Things aren’t always as they seem. Take the following story for example.
Lois Alt is a nice grandmother who once worked as an electrician in Virginia. In order to live closer to her family, she left her career to become a farmer. She and her husband invested everything they had to buy their chicken farm. Since then, Lois has run a farm that she and others have called an environmental role model.
But one morning in June of 2011, federal and state officials from the Environmental Protection Agency (EPA) showed up at her farm for a surprise inspection. From Lois’ own words, she says an EPA official left that day with nothing but praise for how the farm was ran. So imagine Mrs. Alt’s surprise when months later she received a letter stating that the EPA’s survey found that her farm was polluting a nearby creek. To her dismay Mrs. Alt read that if she did not apply for a permit, that she would be fined $37,500 for EVERY DAY that she did not comply. Most chicken farmers don’t even earn that in a year. How could she afford to pay that? And even worse than a monetary fine, Mrs. Alt faced potential imprisonment!
In Mrs. Alt’s opinion the EPA was acting in an unjust matter, so she decided to fight them instead of applying for a permit. Imagine her surprise when the West Virginia Farm Bureau and the American Farm Bureau Federation decided to come to her rescue and represent her in court. Mrs. Alt, with the backing of the two organizations, sued the EPA. And she won, at least in a moral sense. The EPA backed away and repealed the demand for her to get a permit.
While that was a victory for Mrs. Alt, the American Farm Bureau wasn’t satisfied. They currently want to continue the fight. The AFB will not stop until they get a court decision that states that the EPA has no grounds to go to other farmers and declare they need permits for storm water runoff.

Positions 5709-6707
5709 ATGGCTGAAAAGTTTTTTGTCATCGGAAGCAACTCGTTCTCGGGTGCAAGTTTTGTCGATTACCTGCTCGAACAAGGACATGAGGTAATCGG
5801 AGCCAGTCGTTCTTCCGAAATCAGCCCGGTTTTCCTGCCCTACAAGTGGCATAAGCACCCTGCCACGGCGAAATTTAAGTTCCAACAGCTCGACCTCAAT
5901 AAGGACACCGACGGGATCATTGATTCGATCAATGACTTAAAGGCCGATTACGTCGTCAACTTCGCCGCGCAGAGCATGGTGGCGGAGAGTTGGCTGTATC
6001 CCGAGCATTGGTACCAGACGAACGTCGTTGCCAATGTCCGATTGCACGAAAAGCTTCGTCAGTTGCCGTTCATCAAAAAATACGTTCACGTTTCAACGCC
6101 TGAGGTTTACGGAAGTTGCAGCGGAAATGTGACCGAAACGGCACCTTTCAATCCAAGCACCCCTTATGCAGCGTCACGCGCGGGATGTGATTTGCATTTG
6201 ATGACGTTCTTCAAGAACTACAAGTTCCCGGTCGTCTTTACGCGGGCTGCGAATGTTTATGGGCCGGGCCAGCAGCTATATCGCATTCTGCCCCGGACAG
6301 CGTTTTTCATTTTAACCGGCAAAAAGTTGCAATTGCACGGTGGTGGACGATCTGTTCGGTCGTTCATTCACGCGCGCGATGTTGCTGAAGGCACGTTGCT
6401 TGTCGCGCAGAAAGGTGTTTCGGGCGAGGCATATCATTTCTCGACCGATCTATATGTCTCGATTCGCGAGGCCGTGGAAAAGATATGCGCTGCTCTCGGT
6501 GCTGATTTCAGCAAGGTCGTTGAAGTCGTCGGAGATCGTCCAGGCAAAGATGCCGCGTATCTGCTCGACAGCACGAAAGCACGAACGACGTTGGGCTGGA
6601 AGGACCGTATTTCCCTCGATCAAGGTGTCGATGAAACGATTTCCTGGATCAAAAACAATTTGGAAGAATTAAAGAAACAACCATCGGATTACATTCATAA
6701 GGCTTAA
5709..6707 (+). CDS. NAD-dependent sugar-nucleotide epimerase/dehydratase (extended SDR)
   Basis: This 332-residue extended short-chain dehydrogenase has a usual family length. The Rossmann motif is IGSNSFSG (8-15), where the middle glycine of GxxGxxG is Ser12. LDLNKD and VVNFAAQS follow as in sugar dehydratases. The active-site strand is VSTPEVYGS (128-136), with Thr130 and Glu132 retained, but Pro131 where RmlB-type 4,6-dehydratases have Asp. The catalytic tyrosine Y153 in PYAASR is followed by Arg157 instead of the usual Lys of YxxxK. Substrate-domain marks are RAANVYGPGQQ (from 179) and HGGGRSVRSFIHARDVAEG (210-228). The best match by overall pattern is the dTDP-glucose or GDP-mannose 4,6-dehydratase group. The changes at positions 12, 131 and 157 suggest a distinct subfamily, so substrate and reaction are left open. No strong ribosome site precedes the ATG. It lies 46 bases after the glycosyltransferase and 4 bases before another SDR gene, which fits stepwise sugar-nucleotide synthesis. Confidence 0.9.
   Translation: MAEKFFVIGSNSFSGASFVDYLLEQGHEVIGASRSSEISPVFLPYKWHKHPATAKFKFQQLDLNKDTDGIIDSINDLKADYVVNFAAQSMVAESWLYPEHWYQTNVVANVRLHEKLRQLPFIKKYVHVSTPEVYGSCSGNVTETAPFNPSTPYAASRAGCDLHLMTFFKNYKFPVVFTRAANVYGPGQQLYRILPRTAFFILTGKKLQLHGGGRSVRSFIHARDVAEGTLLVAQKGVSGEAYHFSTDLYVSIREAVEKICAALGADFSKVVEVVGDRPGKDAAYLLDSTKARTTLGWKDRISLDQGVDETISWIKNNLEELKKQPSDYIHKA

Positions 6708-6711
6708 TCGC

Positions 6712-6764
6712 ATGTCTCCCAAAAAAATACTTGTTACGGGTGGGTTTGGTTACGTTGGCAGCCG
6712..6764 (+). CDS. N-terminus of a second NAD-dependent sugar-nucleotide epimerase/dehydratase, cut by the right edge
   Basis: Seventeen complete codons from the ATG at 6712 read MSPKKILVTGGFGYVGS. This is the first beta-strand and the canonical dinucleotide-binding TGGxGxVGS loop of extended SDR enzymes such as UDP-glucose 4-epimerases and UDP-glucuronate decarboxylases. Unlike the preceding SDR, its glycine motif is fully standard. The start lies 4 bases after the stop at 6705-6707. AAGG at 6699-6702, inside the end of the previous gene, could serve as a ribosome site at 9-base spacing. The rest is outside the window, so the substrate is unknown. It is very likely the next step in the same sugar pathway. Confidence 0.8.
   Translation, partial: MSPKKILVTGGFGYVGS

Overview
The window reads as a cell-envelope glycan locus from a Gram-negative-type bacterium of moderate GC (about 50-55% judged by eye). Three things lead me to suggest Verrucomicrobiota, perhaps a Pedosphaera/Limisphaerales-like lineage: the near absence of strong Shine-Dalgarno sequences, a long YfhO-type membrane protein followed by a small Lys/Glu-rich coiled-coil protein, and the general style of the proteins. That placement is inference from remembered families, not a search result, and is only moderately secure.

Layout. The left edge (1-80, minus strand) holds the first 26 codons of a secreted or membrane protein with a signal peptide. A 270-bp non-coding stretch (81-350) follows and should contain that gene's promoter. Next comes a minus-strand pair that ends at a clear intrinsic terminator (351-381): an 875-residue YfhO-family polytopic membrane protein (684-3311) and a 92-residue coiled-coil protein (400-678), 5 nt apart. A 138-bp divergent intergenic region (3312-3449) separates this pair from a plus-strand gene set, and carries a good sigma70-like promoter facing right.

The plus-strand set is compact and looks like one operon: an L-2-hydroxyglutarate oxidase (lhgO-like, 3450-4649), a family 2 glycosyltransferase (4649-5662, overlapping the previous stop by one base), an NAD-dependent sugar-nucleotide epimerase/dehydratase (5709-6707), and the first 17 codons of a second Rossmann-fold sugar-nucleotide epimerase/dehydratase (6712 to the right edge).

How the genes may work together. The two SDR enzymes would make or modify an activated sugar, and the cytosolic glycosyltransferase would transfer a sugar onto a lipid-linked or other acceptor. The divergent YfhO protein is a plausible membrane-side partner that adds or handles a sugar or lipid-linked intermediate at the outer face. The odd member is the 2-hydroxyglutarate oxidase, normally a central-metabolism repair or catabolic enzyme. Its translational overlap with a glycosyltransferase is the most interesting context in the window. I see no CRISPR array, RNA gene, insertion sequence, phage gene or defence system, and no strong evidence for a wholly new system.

So is that where the story ends? No. Things are not always as they seem.
Remember how Mrs. Alt was being threatened with jail time and fines of $37,500 a day? Remember how she could avoid those punishments by applying for a permit? From all the money and energy invested by the farm bureaus to defend Mrs. Alt, wouldn’t you imagine that permit to be very costly? If so, you’d be wrong. The permit would have only cost Mrs. Alt $100 a year.
Why would the American Farm Bureau Federation put in so much effort to save Mrs. Alt $100?
The truth is that this case isn’t about Mrs. Alt, it’s about the thousands of farmers like her. Farmer that are contracted to the few meat corporations that control the industry – the industry the bureaus oversee. The farm bureaus are fighting to exempt 20,000 CAFOs (Concentrated Animal Feeding Operation) from the Clean Water Act.
The largest source of water pollution in the US is animal manure that comes from farms. The manure pollution can cause mutations in aquatic wildlife. Even worse, it regularly creates dead zones where wildlife can no longer live.
It seems like the mega meat corporations and the farm bureaus care more about business as usual than they do about the environment.
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